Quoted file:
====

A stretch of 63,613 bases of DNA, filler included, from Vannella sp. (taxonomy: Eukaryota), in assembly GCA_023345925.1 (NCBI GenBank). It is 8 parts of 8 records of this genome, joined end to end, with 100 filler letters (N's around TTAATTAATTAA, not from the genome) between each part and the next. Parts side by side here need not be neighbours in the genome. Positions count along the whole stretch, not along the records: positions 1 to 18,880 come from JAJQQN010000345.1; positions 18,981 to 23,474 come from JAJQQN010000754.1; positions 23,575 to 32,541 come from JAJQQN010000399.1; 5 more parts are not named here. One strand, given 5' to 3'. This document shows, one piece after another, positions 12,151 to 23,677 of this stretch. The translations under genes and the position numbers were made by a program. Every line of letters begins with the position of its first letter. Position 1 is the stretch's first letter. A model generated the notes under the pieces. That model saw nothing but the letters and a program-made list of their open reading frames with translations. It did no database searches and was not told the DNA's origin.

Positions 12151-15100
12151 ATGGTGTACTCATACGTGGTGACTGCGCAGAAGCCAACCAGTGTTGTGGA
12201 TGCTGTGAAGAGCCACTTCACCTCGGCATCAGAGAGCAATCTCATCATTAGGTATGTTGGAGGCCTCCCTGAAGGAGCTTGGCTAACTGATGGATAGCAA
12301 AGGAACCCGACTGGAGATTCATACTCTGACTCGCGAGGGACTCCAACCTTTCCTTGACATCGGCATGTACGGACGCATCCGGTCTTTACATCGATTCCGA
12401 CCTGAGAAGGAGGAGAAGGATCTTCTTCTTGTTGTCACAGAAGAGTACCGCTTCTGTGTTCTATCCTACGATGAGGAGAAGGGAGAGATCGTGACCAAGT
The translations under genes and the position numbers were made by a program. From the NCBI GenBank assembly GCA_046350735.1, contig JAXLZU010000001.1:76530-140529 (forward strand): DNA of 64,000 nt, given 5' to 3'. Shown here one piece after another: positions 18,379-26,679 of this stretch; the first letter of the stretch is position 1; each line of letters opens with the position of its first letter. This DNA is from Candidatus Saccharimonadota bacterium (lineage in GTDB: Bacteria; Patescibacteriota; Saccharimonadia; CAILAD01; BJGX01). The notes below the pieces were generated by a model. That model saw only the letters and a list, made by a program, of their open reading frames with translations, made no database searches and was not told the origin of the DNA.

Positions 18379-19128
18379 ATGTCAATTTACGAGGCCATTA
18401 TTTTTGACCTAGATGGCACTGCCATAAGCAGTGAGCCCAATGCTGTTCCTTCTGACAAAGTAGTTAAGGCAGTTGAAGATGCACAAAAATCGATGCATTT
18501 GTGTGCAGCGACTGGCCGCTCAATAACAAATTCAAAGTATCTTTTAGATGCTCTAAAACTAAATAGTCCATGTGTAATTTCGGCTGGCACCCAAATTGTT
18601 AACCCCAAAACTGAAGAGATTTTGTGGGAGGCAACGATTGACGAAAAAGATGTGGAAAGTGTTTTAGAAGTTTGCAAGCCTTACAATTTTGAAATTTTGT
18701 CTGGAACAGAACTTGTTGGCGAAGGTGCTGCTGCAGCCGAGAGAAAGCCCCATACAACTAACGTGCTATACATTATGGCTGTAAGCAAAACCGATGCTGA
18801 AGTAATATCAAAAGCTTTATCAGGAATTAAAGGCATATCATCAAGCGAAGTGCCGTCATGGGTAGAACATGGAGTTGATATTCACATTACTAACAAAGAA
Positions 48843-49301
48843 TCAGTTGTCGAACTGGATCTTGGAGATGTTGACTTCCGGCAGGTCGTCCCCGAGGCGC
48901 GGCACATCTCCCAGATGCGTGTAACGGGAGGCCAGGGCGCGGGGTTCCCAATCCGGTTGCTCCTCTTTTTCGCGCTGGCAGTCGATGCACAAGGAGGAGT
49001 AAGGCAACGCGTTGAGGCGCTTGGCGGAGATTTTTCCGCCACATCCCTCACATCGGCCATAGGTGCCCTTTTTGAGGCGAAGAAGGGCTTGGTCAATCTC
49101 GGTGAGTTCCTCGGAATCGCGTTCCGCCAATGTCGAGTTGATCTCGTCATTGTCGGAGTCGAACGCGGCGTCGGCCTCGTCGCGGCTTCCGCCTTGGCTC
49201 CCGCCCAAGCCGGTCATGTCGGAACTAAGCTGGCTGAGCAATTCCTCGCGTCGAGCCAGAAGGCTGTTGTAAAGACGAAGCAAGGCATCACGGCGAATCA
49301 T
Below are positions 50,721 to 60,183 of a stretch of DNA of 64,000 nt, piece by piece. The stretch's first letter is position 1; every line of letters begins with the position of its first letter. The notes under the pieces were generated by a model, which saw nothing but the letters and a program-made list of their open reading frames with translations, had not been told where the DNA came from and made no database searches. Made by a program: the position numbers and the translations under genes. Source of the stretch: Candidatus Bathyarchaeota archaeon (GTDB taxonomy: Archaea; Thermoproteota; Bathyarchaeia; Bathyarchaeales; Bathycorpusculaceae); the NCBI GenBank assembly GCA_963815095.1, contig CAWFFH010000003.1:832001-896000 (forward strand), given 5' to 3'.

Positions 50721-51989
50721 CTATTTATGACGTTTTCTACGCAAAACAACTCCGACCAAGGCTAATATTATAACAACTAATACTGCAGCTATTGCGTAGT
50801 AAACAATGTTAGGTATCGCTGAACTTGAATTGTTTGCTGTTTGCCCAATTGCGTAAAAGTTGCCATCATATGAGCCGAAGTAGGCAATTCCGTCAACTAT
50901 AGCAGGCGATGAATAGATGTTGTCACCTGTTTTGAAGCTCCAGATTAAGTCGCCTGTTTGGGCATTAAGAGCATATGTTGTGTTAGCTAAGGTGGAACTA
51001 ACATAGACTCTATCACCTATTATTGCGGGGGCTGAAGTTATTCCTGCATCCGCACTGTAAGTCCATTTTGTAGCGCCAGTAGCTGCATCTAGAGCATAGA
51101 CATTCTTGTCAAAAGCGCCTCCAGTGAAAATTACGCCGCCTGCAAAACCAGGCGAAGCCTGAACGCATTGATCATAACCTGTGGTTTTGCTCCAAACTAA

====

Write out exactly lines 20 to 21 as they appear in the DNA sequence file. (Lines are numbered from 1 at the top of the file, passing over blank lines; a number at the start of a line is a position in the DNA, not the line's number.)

49201 CCGCCCAAGCCGGTCATGTCGGAACTAAGCTGGCTGAGCAATTCCTCGCGTCGAGCCAGAAGGCTGTTGTAAAGACGAAGCAAGGCATCACGGCGAATCA
49301 T